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Ackman takes aim at Herbalife for China dealings

A pedestrian walks past an advertisement for Herbalife products endorsed by Argentine football superstar Lionel Messi in Beijing, China, 10 March 2012.
Imaginechina | AP
A pedestrian walks past an advertisement for Herbalife products endorsed by Argentine football superstar Lionel Messi in Beijing, China, 10 March 2012.

Hedge fund manager Bill Ackman renewed his attack on Herbalife, saying Tuesday that it operates a pyramid scheme in China in violation of local rules—just like he has long claimed about the nutritional supplement company's practices in the U.S. and around the world.

"Herbalife is violating the direct-selling and pyramid laws and criminal law in China," David Klafter, Pershing Square Capital Management's senior counsel, said during a more than two-hour webcast for about 300 observers, including journalists, analysts and others.

The price of Herbalife shares drifted lower Tuesday but rose initially during the presentation, apparently in response to traders largely dismissing the revaluations in the presentation.

(Read more: Carl Icahn criticizes eBay, Bill Ackman—again)

Klafter joined Ackman and others affiliated with Pershing Square in claiming that Herbalife violates Chinese law in several ways.

Pershing insisted that Herbalife pays its distributors cuts from the sales of unlimited numbers of new sellers that they've signed up, or their "down line." But Chinese law limits commissions to 30 percent of sales volume and only for sellers they've directly recruited, not those under their recruits.

In short, making money off Herbalife in China is more about signing on new sellers than actually selling the product, according to Ackman.

The country represents about 10 percent of Herbalife's net sales, according to the presentation.

Ackman said he would "make a couple billion" if Herbalife went out of business today.

Herbalife strongly denied it was doing anything illegal in China.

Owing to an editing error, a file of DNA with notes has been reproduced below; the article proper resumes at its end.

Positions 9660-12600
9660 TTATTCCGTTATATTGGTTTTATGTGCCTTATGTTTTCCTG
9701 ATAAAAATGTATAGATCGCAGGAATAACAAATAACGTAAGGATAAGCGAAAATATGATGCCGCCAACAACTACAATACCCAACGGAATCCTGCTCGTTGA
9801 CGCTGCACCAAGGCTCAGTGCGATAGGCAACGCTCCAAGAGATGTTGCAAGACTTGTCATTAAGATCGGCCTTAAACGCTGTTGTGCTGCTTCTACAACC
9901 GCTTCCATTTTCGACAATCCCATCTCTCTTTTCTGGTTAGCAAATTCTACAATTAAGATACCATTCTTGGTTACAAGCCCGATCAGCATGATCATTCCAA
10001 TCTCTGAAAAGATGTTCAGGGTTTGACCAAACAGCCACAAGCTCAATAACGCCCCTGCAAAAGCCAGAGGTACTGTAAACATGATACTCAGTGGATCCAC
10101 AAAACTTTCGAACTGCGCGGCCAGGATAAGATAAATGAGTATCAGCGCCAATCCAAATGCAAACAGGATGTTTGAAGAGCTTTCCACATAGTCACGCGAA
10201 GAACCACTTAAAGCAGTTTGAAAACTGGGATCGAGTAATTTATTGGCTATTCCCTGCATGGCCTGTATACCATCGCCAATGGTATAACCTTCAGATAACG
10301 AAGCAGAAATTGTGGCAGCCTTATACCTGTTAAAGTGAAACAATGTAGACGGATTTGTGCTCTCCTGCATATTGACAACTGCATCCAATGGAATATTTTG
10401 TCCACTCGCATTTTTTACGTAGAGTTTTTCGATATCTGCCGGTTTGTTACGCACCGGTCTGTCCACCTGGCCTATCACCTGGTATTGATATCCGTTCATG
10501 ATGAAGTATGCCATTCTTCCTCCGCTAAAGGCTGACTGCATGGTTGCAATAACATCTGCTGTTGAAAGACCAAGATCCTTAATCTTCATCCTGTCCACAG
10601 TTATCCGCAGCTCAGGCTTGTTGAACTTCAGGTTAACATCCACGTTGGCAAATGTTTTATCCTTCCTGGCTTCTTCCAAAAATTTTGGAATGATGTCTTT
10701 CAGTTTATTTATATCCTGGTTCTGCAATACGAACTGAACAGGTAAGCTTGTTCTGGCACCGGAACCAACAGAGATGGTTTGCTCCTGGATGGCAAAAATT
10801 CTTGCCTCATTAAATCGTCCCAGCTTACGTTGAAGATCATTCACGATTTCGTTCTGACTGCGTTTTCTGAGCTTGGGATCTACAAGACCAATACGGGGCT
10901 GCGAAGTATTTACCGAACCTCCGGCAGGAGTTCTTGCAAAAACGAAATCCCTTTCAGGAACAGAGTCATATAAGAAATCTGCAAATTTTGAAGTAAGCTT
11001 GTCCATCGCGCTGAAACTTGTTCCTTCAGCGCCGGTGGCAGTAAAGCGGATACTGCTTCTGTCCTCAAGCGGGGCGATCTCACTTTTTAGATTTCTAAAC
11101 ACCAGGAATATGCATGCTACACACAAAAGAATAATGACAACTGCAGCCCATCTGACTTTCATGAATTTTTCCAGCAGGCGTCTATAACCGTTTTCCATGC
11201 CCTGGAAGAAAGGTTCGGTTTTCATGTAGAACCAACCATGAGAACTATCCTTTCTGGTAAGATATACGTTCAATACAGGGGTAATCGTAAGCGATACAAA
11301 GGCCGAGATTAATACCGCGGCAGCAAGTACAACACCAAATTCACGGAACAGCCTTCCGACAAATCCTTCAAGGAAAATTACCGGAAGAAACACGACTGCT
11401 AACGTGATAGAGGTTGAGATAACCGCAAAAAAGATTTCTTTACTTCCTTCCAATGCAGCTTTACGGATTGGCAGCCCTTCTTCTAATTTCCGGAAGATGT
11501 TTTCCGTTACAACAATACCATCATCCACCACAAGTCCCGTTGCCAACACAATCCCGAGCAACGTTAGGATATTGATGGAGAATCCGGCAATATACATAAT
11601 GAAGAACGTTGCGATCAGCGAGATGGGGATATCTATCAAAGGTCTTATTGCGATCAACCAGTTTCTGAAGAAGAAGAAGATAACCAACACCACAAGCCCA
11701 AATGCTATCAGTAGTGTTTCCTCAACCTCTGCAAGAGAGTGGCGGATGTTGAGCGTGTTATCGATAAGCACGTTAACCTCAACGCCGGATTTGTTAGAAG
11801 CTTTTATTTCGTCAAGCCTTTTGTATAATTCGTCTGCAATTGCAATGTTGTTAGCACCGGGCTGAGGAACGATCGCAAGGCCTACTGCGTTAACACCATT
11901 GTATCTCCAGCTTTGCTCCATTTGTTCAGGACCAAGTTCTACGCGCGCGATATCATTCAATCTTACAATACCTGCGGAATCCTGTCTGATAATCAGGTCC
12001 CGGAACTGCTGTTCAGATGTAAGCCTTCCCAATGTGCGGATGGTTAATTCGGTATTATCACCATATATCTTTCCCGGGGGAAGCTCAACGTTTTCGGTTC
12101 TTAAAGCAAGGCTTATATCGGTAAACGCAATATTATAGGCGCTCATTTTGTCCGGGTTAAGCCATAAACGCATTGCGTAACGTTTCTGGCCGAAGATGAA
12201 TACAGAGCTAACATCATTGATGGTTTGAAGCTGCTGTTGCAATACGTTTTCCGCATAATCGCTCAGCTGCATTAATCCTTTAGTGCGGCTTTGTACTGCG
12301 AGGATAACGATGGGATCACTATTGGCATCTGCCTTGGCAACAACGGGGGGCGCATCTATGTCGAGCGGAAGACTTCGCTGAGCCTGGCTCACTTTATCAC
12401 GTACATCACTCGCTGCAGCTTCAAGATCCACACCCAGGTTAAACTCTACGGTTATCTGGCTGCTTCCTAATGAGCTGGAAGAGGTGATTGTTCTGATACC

"Herbalife remains confident in its business in China, which is built on customers enjoying and benefiting from our nutrition products each and every day. We will continue to invest in this important market and collaborate with the Chinese government to deliver high-quality nutrition to the Chinese consumer through lawful direct selling practices. The presentation reflects Mr. Ackman's continued failure to fundamentally understand Herbalife's business model," Herbalife said in a statement following the call.

"Herbalife (China) has designed and implemented a business model unique to China that is in compliance with Chinese direct-selling and anti-pyramid regulations, and includes strict rules of conduct that prohibit, among other things, illegal recruitment, 'pyramid' activities, false product and income claims, and conduct that is deemed illegal under Chinese laws."

(Read more: U.S. FTC says considering lawmaker's concerns about Herbalife)

The presentation comes as The New York Times wrote a front-page story Monday detailing Pershing Square's attempts to convince lawmakers and advocacy groups that Herbalife is a pyramid scheme.

Ackman addressed the story on the call, denying any undue influence on lawmakers and any connection between his financial donations to politicians and his Herbalife campaign. He also noted that Herbalife has spent $30 million itself in Washington fighting his campaign.

(Read more: Nu Skin stock tanks after Chinese investigation)

—By CNBC's Lawrence Delevingne. Follow him on Twitter @ldelevingne.

Wall Street